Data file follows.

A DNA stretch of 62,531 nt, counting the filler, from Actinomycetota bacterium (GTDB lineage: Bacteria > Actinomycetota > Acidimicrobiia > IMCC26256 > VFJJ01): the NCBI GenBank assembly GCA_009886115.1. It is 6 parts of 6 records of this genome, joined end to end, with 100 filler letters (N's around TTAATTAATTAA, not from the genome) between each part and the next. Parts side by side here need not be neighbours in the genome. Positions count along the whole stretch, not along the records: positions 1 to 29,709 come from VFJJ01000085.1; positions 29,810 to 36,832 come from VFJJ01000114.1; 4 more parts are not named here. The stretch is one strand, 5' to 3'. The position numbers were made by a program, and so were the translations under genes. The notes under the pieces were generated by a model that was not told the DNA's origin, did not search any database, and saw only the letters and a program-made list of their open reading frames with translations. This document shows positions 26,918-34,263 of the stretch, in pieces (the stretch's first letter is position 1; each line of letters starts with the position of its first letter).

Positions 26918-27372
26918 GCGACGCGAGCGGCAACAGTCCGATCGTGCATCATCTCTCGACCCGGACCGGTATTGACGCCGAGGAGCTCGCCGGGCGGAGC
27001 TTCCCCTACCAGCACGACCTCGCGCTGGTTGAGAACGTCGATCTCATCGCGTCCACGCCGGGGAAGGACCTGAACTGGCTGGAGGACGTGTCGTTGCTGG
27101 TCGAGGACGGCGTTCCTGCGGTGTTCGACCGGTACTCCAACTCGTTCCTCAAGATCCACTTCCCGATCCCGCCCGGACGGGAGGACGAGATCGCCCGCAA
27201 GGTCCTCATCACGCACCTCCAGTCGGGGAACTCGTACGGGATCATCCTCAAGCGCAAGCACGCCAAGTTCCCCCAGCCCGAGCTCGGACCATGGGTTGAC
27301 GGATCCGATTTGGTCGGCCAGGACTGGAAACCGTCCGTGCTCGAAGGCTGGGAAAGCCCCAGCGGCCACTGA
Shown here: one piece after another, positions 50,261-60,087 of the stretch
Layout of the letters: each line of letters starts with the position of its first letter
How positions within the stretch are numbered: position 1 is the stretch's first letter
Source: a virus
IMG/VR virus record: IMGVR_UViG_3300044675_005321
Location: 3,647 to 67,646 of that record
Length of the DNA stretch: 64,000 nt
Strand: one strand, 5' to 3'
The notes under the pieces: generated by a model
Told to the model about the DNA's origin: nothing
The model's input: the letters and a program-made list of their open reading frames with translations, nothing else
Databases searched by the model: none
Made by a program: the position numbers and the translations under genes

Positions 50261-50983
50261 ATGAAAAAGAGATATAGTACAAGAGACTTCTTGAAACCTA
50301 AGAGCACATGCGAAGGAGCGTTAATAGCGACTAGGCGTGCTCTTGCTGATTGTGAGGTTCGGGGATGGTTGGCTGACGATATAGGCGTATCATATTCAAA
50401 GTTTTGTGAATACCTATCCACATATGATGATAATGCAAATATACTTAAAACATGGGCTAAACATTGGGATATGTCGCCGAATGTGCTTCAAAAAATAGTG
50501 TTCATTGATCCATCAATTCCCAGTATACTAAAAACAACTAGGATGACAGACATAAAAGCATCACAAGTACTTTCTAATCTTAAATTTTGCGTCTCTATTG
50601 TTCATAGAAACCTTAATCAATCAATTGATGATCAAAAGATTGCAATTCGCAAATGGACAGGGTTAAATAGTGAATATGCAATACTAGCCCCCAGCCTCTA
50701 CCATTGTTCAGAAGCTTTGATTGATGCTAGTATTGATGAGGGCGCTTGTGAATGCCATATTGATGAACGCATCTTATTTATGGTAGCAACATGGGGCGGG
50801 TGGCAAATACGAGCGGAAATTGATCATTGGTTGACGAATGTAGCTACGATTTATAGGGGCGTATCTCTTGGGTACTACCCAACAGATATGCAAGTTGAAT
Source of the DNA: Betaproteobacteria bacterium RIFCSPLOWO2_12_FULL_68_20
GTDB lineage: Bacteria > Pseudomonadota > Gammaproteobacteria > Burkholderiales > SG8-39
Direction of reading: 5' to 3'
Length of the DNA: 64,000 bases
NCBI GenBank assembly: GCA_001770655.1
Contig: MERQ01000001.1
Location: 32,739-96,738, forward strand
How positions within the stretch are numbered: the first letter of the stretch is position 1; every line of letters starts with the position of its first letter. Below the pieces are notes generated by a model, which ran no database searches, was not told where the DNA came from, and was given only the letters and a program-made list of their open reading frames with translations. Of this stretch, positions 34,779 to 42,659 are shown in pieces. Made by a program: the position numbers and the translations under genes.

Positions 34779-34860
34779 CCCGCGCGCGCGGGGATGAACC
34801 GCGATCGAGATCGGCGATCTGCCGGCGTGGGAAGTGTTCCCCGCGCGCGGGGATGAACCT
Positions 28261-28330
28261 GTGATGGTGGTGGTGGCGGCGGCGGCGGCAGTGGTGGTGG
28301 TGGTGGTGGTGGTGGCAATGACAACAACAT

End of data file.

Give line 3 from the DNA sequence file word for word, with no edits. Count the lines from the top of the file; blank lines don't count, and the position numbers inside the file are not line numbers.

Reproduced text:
26918 GCGACGCGAGCGGCAACAGTCCGATCGTGCATCATCTCTCGACCCGGACCGGTATTGACGCCGAGGAGCTCGCCGGGCGGAGC